Government should be ashamed. It's just like Major League Baseball: The commissioner said Pete Rose would continue to be banned from the Hall of Fame because he may have gambled on games. The commissioner then had to leave the news conference early to go check on MLB's investment in gambling sites Fan Duel and DraftKings.

I think we are always happy for the folks who win the Powerball, as long as their names are not Khloe, Kim or Kris.

My plan to win the Powerball was not to play it and just have Steve Harvey pronounce me the winner. I'd probably have to split it with Wisconsin's Manitowoc County Sheriff's Department.

Contact Ron Hart at Ron@RonaldHart.com

Getting Started/Comments Policy

Getting started

  1. 1. If you frequently comment on news websites then you may already have a Disqus account. If so, click the "Login" button at the top right of the comment widget and choose whether you'd rather log in with Facebook, Twitter, Google, or a Disqus account.
  2. 2. If you've forgotten your password, Disqus will email you a link that will allow you to create a new one. Easy!
  3. 3. If you're not a member yet, Disqus will go ahead and register you. It's seamless and takes about 10 seconds.
  4. 4. To register, either go through the login process or just click in the box that says "join the discussion," type your comment, and either choose a social media platform to log you in or create a Disqus account with your email address.
  5. 5. If you use Twitter, Facebook or Google to log in, you will need to stay logged into that platform in order to comment. If you create a Disqus account instead, you'll need to remember your Disqus password. Either way, you can change your display name if you'd rather not show off your real name.
  6. 6. Don't be a huge jerk or do anything illegal, and you'll be fine.

Chattanooga Times Free Press Comments Policy

The Chattanooga Times Free Press web sites include interactive areas in which users can express opinions and share ideas and information. We cannot and do not monitor all of the material submitted to the website. Additionally, we do not control, and are not responsible for, content submitted by users. By using the web sites, you may be exposed to content that you may find offensive, indecent, inaccurate, misleading, or otherwise objectionable. You agree that you must evaluate, and bear all risks associated with, the use of the Times Free Press web sites and any content on the Times Free Press web sites, including, but not limited to, whether you should rely on such content. Notwithstanding the foregoing, you acknowledge that we shall have the right (but not the obligation) to review any content that you have submitted to the Times Free Press, and to reject, delete, disable, or remove any content that we determine, in our sole discretion, (a) does not comply with the terms and conditions of this agreement; (b) might violate any law, infringe upon the rights of third parties, or subject us to liability for any reason; or (c) might adversely affect our public image, reputation or goodwill. Moreover, we reserve the right to reject, delete, disable, or remove any content at any time, for the reasons set forth above, for any other reason, or for no reason. If you believe that any content on any of the Times Free Press websites infringes upon any copyrights that you own, please contact us pursuant to the procedures outlined in the Digital Millennium Copyright Act (Title 17 U.S.C. § 512) at the following address:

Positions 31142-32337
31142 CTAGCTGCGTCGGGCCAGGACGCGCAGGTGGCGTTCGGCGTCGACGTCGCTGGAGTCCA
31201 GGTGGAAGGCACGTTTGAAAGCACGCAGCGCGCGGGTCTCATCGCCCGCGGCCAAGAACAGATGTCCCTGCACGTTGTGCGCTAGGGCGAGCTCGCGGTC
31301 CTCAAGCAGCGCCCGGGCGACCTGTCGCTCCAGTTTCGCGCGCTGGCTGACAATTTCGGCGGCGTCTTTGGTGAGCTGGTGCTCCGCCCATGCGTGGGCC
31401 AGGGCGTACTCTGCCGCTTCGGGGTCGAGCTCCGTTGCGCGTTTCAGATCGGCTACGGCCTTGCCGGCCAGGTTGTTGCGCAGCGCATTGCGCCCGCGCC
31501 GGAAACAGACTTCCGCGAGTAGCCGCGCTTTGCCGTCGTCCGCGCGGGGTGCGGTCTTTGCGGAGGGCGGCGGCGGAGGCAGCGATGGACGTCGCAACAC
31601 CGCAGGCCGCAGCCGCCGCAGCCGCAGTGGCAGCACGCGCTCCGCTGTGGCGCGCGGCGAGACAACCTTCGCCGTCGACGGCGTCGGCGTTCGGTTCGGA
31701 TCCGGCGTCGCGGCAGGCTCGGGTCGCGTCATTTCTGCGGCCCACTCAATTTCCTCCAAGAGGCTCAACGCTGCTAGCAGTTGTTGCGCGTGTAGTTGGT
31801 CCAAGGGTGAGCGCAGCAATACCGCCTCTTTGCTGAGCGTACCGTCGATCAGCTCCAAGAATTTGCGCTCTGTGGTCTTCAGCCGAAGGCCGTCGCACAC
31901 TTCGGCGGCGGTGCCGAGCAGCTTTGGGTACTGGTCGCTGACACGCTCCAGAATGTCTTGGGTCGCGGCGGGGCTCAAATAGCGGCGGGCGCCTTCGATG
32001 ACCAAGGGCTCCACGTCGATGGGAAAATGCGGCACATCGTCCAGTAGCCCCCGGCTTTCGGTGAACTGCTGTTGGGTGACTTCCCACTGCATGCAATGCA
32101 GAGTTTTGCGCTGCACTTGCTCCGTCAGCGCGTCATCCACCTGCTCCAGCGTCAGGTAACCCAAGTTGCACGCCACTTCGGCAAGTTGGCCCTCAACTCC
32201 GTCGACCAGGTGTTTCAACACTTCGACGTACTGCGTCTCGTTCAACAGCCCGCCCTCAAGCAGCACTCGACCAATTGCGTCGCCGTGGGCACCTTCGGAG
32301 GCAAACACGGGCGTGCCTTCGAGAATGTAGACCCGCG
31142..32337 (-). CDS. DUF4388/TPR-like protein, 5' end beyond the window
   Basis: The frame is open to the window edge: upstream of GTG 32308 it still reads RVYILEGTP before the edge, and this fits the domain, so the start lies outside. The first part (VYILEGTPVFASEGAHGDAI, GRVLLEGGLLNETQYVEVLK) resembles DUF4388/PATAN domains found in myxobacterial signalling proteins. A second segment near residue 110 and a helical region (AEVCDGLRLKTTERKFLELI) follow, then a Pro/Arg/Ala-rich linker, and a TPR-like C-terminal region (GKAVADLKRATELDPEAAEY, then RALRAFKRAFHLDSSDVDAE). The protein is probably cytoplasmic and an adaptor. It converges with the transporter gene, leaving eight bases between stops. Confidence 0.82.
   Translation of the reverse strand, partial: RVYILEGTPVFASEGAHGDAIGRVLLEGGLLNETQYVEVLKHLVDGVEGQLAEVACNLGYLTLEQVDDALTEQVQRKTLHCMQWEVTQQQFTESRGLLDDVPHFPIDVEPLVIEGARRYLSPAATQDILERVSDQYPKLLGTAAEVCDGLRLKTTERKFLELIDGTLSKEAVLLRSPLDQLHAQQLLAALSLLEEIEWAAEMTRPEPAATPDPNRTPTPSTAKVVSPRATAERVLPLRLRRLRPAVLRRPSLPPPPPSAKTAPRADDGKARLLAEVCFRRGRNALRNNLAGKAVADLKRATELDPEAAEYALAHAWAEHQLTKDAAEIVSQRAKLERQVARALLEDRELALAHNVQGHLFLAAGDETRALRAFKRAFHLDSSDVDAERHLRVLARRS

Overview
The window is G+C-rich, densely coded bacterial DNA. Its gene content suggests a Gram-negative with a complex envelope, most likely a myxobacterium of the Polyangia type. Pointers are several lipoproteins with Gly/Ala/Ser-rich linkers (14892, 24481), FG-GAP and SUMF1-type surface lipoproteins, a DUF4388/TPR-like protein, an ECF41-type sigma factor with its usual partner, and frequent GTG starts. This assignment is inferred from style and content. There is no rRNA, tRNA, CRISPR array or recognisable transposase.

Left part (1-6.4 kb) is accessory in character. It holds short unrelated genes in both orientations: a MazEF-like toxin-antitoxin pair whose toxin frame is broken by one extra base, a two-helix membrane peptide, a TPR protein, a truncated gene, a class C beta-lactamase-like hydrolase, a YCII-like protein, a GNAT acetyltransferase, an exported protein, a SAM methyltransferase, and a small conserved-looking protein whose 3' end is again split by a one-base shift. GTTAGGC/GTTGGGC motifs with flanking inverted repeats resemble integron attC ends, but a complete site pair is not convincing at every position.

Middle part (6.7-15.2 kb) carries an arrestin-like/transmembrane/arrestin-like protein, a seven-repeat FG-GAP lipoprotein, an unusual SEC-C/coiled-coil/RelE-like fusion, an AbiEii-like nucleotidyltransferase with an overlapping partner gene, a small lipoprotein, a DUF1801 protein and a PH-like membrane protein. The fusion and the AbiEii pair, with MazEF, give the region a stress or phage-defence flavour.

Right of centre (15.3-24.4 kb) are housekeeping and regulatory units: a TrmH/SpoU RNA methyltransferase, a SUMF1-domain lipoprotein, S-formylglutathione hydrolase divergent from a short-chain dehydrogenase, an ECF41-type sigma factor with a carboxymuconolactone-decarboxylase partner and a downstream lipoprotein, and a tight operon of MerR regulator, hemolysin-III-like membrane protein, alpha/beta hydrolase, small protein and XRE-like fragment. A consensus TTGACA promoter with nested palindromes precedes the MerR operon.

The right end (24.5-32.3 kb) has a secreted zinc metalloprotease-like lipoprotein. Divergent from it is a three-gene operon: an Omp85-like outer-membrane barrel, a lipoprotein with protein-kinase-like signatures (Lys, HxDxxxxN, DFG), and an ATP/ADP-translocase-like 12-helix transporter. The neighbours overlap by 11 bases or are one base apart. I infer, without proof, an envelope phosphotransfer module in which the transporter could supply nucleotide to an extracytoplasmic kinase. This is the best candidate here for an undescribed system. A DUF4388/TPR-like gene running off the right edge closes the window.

Copyright Agent
The Chattanooga Times Free Press
400 East 11th Street
Chattanooga, TN 37403
Phone: 423-757-6315
Email: webeditor@timesfreepress.com